Jake the Starchild was this really big culmination of a lot of elements that were built up throughout the series and it kind of just ended with these elements going absolutely no where. I know one could argue that Adventure Time is no stranger to holding the status quo oh-so-dear, but at this point in the series, I’d like to see some actual punches thrown. It doesn’t even really have to be a gamechanger by any means necessarily, but just do SOMETHING new with this story element that quite honestly wrapped up perfectly fine in Abstract, even without lasting consequences. While The Wild Hunt boasted some of the best animation in the series, Seventeen exhibited some of the worst, feeling like a mish-mash of storyboards that just felt super unpolished. Hunson & Marcy, aside from bits of forced conflict, brought back a long-running antagonist only to basically execute an exact repeat of all of his spotlight episodes thus far. Comparing it to the previous season once more, I feel like Season Eight seemed to address the show’s longstanding complaints by closing doors and offering more immediate satisfaction and overarching stories. Season Nine, while keeping in the spirit of what Season Eight wanted to accomplish, feels like one step back in its execution of these events.
The actual story arcs weren’t particularly strong either. I’ve gone on and on about how Gumbald’s arc fell flat in previous reviews, so I wouldn’t be adding much by elaborating on it here. At the very least, I will say that the Gumbald stuff isn’t awful, nor does it ruin any aspect of the series for me. It just isn’t very good and kind of squanders the potential of the last handful of episodes, but it’s executed in a quick and painless way and at least provides for some (relatively) interesting bits of PB’s past. I said “story arcs” above, but truthfully, that’s pretty much it. Fern gets some flack throughout, and while I don’t think his ending was particularly strong, I think his recurring role in the series probably makes for some of Season Nine’s strongest points, namely his battle with Finn in Gumbaldia. Otherwise, that’s kind of it for ongoing arcs. There’s a few episodes with Jake and his dad that go nowhere, as well as setup for GOLB, but most of that is dealt with in the finale.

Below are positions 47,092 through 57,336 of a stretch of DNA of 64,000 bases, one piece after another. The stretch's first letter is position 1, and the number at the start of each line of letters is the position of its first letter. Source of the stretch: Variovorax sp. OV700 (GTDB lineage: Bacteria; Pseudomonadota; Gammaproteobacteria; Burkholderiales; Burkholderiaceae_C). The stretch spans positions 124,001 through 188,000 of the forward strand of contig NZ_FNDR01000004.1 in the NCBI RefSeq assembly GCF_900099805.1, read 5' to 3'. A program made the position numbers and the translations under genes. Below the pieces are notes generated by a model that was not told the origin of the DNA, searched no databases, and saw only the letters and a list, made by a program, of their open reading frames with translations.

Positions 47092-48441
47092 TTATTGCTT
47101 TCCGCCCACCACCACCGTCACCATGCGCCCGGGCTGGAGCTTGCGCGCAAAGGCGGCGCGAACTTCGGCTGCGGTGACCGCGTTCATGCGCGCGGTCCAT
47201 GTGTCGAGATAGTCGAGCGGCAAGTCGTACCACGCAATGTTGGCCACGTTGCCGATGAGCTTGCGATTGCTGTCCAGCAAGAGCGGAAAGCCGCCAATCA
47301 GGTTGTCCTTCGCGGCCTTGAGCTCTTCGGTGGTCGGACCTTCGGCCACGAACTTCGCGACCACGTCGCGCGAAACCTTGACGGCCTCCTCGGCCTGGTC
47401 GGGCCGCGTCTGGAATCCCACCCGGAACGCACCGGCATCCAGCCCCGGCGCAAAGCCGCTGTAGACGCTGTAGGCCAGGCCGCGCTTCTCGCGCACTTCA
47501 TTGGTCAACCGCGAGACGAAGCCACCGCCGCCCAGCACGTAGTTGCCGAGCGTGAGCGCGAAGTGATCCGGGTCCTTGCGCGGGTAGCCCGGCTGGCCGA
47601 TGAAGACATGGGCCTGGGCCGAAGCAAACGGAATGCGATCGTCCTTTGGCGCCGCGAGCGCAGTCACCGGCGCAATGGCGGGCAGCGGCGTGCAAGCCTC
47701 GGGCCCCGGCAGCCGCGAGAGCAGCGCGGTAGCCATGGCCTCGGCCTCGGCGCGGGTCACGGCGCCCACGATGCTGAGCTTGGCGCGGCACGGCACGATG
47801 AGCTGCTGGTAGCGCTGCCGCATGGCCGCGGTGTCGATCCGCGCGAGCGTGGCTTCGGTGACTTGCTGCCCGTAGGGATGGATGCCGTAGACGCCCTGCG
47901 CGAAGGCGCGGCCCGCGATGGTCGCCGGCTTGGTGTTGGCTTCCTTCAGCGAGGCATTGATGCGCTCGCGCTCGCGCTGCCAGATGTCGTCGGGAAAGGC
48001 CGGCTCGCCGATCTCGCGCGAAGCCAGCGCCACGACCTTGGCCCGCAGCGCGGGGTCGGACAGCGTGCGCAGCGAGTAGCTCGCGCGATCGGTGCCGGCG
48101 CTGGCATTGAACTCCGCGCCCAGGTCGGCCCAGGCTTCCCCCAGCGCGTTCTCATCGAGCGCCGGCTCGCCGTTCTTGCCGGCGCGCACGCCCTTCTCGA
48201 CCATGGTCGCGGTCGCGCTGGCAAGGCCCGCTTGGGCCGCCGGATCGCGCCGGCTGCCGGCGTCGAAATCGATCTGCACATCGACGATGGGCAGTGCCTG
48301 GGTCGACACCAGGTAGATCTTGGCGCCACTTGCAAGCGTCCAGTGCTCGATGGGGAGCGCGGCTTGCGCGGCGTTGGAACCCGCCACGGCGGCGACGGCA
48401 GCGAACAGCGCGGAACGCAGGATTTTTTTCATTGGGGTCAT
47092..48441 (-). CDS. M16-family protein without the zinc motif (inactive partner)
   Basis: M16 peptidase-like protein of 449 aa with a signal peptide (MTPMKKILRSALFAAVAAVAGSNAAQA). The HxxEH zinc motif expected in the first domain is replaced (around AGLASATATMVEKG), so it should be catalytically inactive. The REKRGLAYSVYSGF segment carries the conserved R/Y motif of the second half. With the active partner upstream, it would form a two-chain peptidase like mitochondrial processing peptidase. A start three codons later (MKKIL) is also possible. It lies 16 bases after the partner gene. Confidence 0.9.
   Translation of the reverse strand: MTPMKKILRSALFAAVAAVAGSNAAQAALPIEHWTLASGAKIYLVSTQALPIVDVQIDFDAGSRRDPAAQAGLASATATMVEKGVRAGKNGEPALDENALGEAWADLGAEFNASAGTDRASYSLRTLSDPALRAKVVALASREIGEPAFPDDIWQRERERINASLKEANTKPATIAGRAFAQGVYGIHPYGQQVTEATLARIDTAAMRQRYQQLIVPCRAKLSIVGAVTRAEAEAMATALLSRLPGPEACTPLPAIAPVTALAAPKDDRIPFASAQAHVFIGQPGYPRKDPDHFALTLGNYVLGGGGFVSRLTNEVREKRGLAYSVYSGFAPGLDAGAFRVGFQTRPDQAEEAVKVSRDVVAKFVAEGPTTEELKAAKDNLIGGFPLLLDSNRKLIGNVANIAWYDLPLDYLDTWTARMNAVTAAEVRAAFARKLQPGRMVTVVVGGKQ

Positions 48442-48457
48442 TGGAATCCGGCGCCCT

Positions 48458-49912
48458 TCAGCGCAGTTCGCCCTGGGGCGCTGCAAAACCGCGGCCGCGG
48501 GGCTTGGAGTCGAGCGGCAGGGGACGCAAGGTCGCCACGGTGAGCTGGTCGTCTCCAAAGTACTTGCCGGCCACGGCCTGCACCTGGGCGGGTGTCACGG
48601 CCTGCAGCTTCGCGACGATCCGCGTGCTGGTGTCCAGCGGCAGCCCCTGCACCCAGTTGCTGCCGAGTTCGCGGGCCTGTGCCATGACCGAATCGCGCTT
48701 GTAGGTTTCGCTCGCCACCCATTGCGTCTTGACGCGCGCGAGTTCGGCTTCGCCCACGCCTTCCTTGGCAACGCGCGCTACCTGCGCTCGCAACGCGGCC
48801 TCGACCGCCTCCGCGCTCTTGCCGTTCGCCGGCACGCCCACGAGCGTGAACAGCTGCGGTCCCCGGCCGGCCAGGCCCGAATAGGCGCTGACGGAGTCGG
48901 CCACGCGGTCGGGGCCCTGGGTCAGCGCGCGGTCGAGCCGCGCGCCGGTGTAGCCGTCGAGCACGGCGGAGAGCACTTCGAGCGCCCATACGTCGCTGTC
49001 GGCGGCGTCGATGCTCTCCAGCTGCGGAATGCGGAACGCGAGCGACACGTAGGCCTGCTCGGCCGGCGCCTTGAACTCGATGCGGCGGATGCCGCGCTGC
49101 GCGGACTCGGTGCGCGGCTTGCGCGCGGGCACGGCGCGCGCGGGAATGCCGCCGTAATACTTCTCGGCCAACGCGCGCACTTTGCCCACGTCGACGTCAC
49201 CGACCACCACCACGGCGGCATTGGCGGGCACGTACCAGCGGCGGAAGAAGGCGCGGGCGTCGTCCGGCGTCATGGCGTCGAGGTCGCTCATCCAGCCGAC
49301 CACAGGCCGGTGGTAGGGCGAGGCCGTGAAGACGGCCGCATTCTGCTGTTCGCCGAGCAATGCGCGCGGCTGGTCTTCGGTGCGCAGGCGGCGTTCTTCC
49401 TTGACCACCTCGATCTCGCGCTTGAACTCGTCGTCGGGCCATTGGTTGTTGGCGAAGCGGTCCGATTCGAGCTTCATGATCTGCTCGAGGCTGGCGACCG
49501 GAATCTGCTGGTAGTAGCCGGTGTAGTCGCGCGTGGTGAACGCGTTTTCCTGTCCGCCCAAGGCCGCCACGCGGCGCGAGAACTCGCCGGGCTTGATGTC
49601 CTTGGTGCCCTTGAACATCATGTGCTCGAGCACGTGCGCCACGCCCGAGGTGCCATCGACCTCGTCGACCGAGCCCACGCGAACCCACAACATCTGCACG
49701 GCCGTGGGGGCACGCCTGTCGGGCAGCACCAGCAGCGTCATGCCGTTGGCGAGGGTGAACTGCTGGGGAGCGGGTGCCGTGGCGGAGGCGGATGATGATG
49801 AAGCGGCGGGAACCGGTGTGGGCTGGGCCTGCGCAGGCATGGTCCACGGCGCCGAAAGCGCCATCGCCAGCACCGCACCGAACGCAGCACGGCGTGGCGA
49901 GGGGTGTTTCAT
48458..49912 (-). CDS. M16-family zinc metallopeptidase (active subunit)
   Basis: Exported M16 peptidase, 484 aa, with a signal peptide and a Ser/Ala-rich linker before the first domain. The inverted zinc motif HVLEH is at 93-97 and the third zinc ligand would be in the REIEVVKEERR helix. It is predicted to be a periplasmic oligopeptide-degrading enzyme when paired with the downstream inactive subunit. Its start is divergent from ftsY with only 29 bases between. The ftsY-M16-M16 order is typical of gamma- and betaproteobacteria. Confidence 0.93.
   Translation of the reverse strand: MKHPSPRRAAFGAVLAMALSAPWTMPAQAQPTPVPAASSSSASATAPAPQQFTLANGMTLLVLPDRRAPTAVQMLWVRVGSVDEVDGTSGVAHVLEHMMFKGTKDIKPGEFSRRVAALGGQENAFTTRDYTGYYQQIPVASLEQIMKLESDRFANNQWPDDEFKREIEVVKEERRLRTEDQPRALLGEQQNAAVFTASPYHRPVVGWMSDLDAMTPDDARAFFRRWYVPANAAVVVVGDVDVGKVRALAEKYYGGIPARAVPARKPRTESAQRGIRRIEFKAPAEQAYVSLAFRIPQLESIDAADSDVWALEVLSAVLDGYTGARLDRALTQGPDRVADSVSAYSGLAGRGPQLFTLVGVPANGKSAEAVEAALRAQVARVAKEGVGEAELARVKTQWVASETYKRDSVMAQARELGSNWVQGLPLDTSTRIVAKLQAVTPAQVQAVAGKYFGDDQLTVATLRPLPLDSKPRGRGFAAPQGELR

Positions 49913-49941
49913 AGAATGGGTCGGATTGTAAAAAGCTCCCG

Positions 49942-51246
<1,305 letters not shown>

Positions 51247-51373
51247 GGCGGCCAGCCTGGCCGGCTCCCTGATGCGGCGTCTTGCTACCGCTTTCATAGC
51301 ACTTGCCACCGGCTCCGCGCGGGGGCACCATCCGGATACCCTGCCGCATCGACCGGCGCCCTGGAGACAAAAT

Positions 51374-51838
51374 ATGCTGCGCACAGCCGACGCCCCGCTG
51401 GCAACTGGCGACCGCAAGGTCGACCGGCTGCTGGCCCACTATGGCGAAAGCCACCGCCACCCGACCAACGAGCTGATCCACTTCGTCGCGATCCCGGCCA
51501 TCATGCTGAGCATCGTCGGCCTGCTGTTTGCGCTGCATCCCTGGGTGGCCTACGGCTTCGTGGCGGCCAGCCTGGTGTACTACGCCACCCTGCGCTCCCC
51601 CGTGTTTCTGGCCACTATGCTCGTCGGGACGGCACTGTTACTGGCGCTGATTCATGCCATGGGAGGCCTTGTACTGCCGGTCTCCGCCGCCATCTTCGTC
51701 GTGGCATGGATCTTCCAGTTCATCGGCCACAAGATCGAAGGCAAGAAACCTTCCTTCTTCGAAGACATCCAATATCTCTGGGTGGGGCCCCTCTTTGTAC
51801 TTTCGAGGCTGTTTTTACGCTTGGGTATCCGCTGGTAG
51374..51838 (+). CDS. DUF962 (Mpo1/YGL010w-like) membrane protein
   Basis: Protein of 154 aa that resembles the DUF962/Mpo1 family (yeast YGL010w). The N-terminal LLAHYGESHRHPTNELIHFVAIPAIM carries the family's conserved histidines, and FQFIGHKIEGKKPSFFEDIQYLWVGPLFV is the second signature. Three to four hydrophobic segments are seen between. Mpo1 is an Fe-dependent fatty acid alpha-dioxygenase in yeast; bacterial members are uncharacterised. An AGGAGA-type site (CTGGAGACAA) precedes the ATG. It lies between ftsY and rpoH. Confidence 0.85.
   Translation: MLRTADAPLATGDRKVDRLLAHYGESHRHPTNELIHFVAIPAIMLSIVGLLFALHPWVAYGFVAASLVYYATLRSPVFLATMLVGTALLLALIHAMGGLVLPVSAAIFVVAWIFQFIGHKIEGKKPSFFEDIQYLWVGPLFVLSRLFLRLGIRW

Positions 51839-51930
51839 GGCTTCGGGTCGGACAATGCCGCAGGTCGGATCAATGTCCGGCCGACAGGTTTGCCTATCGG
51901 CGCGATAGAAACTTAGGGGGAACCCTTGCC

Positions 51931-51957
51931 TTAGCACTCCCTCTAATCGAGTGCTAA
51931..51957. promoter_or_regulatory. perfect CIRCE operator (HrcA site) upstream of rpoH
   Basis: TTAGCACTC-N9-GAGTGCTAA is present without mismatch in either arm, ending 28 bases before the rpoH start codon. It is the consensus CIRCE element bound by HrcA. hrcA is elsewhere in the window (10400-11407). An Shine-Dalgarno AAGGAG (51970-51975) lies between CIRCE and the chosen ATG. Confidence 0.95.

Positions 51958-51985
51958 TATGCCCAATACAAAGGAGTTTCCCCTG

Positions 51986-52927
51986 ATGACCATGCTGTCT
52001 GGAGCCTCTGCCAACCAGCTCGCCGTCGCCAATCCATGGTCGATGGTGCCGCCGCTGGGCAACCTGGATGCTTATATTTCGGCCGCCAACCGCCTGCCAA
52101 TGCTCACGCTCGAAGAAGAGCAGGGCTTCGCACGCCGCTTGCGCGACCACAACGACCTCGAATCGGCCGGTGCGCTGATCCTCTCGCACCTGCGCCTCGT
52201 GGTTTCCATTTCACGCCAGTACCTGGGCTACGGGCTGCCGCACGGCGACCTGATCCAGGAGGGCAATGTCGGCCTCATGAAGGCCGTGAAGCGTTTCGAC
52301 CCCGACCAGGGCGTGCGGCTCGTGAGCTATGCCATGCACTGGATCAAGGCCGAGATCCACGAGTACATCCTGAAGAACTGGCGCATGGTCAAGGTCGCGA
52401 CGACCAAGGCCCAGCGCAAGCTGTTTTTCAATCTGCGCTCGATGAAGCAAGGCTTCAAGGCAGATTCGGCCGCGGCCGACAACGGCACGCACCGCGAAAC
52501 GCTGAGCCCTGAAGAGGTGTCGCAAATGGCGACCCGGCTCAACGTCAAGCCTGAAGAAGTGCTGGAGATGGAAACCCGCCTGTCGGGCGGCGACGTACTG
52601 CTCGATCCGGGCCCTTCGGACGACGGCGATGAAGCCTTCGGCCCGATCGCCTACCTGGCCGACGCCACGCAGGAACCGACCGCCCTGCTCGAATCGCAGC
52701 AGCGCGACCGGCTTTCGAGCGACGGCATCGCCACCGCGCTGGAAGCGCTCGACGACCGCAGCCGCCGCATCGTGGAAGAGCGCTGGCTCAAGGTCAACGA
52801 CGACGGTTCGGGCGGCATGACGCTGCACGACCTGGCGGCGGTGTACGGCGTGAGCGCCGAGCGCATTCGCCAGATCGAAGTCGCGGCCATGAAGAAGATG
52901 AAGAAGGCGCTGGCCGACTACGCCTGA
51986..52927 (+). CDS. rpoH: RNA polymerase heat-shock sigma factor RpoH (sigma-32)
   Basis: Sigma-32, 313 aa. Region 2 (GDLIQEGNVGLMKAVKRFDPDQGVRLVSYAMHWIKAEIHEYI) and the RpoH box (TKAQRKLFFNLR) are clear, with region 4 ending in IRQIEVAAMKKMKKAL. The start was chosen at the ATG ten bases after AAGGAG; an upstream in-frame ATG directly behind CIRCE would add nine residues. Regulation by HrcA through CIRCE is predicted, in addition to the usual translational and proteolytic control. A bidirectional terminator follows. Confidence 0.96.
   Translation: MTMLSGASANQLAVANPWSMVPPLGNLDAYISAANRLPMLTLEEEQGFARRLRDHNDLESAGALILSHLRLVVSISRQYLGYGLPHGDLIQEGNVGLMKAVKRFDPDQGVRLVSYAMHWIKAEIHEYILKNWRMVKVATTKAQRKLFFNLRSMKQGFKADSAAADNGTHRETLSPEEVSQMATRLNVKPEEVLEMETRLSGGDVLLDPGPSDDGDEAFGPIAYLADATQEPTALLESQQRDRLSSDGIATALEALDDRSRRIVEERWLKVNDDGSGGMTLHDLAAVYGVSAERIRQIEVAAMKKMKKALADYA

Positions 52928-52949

It’s difficult to talk about the success of boarding teams this season since there’s so few episodes. Per usual, Sam Alden hopped around from partner to partner, and almost always did great wherever he landed. Current and old AT staff members hopped on board to assist every now and then, which was a treat. Adam Muto chimed in for Marcy & Hunson, and I’m kinda sad in realizing that a lot of the Muto-boarded episodes after season three… aren’t very good. I mean, he’s had some gems, such as Everything Stays, Little Brother, and Varmints. But he’s also had The Prince Who Wanted Everything, Dark Purple, and Marcy & Hunson. Yeeesh. Still love the direction that he took the series in, but I can’t really say he’s been the strongest when it comes to the boarding front these past few years. Erik Fountain joined Sam Alden for The Wild Hunt and proved that he’s one of the most skilled storyboarders on the staff. Pat McHale returned after years apart from the series for Blenanas, making for the best episode of the season. And Kent Osborne lent a hand for some BMO-Ice King goofiness in Always BMO Closing. For all of the praise I focused towards Seo and Somvilay last season, I really didn’t like a single episode they churned out during Season Nine. Their chunk of the finale was probably the weakest, and I think Son of Rap Bear ranks upon one of AT‘s worst efforts. Tom and Steve’s work was enjoyable, though not necessarily up to par with what I typically expect from them. I completely acknowledge that I sound like a self-righteous douche saying that, but I mean that in the most complimentary way. They’ve been one of the strongest teams throughout this show’s run, but nothing in Season Nine struck a chord with me in a particularly strong way. I kept thinking that Temple of Mars should have been the greatest episode ever, but it just wasn’t. Hanna K. and Aleks Sennwald dished out a good amount of hit-or-miss material, with the mixed bag of Bonnibel Bubblegum, the mostly delightful The First Investigation, and the painfully bland Jake the Starchild. Per usual, Graham Falk hopped around as well, in mostly decent-to-meh boarding efforts. It’s funny to me that Falk ended up boarding the last chunk of AT material to date. I have mixed feelings on his episodes overall, though I do recognize his talent. Still, he’s one of the last storyboard artists I would have expected to finish out the series entirely. I guess his role in the final calls is also up for debate, however.